Thank you again🙏 Jen

  • JASON

    Member
    March 16, 2021 at 9:43 AM

    Hey Jen,

    I think Robert has a couple excellent videos on this.

    Such a cute puppy!! In the home, you can try with a 3′ or 6′ leash – preferably without a loop at the end so it doesn’t get caught on anything. I did this with my mini-irish doodle and she didn’t notice the leash.

    After initially exposing your puppy to this, you can start conditioning her to the leash in the house at meal times. Feed her kibble, and reward her for walking beside you.

    1. recall with her name

    2. dog recalls

    3. “Yes!”

    4. reward

    Try this several times to see if she is able to learn the behavior/command. Then you can layer leash pressure. Let your puppy get a short distance from you

    1. apply light leash pressure – at neck level

    2. recall with her name

    3. dog recalls

    4. “Yes!”

    5. reward

    When you think she’s learned the behavior/command, you can transition to doing this outside with the 15′ leash in a safe, low-distraction environment.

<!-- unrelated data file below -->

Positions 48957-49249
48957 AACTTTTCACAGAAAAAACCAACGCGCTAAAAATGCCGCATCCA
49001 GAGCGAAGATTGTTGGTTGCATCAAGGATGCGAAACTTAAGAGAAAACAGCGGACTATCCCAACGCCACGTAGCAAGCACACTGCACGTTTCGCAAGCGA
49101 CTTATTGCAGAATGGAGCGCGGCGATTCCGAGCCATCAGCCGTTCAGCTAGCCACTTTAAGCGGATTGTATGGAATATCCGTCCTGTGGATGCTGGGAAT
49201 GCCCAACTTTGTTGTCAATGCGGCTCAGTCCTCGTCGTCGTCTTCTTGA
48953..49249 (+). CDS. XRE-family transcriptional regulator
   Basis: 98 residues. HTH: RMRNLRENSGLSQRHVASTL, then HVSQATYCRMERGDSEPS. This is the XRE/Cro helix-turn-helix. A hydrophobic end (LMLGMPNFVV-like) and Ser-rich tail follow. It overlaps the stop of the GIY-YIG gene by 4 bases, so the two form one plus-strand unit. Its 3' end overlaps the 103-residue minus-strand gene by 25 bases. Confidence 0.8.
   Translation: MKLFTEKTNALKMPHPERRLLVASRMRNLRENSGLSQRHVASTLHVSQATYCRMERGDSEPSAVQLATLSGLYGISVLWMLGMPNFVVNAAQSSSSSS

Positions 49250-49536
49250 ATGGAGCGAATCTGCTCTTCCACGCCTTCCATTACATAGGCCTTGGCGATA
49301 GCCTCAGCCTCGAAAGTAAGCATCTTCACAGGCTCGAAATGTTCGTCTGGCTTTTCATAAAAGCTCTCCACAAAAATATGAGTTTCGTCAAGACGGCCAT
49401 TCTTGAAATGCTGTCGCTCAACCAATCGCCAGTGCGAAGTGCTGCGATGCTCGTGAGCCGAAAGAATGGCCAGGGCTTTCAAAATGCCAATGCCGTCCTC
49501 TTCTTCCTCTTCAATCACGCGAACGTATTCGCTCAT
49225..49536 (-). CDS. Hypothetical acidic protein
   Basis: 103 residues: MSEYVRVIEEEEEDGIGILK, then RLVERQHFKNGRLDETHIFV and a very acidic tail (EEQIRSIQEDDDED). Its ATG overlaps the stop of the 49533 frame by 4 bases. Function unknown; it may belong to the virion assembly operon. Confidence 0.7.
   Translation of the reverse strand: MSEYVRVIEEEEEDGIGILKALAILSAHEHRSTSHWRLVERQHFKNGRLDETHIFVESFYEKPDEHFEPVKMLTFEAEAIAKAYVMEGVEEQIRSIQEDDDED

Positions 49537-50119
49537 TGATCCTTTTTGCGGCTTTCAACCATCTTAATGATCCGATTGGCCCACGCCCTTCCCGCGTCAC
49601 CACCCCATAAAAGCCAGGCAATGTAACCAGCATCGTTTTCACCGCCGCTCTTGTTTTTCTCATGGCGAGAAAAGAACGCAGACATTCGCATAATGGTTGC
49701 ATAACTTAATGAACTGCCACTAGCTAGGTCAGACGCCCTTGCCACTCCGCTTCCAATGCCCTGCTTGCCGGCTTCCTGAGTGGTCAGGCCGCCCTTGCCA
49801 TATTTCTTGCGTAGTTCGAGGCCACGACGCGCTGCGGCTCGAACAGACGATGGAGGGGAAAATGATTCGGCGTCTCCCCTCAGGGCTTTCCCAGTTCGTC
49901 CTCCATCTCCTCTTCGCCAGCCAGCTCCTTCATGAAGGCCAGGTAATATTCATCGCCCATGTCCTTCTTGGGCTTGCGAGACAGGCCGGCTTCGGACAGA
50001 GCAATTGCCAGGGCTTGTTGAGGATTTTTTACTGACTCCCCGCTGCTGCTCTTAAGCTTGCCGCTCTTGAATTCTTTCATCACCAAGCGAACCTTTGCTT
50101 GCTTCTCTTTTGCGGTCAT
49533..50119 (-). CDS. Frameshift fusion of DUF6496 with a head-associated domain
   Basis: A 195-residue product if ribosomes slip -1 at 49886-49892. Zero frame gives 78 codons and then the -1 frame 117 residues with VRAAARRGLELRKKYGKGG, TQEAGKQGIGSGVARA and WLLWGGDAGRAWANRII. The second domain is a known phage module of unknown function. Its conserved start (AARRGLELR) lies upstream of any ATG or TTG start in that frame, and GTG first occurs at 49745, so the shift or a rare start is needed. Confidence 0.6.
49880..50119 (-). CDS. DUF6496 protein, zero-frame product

Hope this helps!

  • Jen

    Member
    March 18, 2021 at 6:00 PM

    Thank you for the reply, Jason. I hope I’m not ruining Bella for future leash pressure work, but she is pulling a lot. I don’t see a way around it. I need the leash on her outside etc or she’ll run everywhere and eat dirt, sticks, etc. (inside too for obvious reasons) and she runs like a bat out of hell to the end of the leash and will flip herself, etc. I keep waiting for her to figure it out.

    • Alin

      Organizer
      March 19, 2021 at 8:18 AM

      Jen

      I’m assuming you’ve watched all of Robert’s leash lessons here on the site?

      Also don’t forget that you can submit any question to Robert for him to answer in this bi-weekly Member AMA.

      The form can be found at the bottom of this page – https://robertcabral.com/members-welcome/